From Different Perspectives for Assigning Weights to Determinants of Health, by Bridget C. Booske, Jessica K. Athens, David A. Kindig, Hyojun Park, and Patrick L. Remington:
An oft cited McGinnis et al (2002) paper states: “…using the best available estimates, the impacts of various domains on early deaths in the U.S. distribute roughly as follows: genetic predispositions, about 30%; social circumstances, 15%; environmental exposures, 5%; behavioral patterns, 40%; and shortfalls in medical care, 10%”. […]
However, some caveats should be noted:
1) The “long standing estimate” of 10% for medical care is actually based on “expert” estimates of the contribution of health care system deficiencies to total mortality; (DHHS, 1980);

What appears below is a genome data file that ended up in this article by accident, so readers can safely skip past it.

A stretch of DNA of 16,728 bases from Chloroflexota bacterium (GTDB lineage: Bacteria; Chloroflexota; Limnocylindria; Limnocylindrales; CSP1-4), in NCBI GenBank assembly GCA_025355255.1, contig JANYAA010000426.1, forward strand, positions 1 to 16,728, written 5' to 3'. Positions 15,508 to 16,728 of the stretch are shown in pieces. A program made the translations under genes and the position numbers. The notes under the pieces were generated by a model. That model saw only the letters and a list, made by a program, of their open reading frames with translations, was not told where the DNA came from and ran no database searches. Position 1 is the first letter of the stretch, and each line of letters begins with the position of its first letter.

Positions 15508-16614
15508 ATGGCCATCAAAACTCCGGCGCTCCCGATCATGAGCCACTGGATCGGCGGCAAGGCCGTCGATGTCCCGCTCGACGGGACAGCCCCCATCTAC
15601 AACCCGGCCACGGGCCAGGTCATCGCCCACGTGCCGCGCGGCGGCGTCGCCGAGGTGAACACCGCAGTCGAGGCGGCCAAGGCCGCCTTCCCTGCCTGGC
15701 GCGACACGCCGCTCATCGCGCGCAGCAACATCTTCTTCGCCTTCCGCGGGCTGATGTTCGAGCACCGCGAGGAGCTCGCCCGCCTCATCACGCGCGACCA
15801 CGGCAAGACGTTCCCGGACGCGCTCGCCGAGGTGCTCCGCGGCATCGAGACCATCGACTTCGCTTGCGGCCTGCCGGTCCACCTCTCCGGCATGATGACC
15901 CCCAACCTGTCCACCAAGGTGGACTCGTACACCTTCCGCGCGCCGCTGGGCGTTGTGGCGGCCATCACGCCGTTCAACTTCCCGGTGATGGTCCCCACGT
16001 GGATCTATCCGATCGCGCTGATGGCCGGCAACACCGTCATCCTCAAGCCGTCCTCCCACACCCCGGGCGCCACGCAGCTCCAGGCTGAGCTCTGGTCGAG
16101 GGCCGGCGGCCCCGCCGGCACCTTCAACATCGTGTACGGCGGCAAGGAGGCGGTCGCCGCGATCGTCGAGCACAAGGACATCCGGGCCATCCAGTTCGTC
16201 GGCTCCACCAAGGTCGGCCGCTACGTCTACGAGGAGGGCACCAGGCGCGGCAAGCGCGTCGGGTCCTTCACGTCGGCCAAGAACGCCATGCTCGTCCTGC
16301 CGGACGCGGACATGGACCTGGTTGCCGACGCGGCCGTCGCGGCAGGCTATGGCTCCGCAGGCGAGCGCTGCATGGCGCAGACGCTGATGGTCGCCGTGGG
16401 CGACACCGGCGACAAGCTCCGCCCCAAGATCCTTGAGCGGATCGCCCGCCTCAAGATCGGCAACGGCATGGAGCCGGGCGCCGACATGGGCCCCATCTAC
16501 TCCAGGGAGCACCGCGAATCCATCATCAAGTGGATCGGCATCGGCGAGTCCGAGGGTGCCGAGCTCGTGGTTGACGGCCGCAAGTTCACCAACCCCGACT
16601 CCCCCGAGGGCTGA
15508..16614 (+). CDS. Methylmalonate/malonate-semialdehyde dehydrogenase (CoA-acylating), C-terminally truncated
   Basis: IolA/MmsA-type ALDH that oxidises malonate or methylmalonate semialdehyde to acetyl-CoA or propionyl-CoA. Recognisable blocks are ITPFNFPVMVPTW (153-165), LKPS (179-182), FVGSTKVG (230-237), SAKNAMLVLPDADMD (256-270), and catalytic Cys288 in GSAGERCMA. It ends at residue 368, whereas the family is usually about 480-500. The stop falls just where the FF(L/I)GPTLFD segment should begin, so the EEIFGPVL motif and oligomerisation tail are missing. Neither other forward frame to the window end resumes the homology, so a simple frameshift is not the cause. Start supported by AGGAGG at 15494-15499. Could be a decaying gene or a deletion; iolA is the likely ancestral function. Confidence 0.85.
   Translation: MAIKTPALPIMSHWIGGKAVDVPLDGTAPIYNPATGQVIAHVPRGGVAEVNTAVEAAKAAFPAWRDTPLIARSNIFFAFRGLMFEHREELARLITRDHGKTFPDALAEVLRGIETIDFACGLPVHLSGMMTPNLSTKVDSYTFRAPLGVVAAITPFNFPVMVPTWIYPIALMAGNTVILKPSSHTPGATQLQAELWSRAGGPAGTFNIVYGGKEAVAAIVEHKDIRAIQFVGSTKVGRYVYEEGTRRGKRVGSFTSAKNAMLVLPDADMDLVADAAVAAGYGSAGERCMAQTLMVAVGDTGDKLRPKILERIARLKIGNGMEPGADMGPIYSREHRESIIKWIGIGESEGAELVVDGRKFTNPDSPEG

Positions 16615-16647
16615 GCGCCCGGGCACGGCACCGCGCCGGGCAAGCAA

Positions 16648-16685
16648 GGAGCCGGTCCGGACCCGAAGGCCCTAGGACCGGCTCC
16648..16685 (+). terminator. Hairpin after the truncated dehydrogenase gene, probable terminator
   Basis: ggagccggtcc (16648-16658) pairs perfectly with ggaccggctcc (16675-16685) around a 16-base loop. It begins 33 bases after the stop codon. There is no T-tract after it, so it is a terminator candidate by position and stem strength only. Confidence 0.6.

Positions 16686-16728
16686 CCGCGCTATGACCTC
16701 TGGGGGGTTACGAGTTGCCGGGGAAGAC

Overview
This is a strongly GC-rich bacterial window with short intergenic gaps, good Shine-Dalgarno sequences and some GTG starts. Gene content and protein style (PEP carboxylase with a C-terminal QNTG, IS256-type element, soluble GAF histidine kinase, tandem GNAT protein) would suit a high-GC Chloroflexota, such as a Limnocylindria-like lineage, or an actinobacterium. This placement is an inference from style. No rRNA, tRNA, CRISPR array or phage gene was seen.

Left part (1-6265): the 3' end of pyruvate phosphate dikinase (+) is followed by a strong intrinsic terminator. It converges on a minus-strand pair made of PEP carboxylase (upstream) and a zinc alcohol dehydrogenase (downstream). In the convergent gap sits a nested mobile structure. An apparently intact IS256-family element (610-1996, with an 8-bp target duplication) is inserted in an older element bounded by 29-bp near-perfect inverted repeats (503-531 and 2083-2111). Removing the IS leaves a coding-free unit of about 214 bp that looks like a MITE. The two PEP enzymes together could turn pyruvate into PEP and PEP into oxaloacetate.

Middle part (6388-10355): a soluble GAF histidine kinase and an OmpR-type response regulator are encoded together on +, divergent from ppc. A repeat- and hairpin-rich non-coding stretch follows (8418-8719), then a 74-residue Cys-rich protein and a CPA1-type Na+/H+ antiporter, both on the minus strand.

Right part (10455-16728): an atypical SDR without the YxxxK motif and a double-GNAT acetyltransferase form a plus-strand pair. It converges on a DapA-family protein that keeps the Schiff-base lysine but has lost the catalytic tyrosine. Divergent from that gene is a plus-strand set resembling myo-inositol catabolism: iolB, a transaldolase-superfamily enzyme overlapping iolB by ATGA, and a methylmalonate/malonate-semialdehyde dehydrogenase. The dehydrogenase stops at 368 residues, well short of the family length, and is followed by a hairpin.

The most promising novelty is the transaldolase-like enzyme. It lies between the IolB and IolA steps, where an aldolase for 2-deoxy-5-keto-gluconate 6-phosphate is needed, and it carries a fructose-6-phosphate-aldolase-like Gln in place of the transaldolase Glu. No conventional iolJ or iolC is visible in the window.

I’d like to read that old DHHS document, but I cannot find it. However, it is true that McGinnis et al (2002) cite it in support of the 10% figure. (All references are in the paper linked to at the top of this post. It’s ungated.)
I’m not claiming 10% is the wrong figure. But I sure don’t see how we can be certain it is right. If it is, it is not clear that citing McGinnis et al or the DHHS document is the way to support that figure.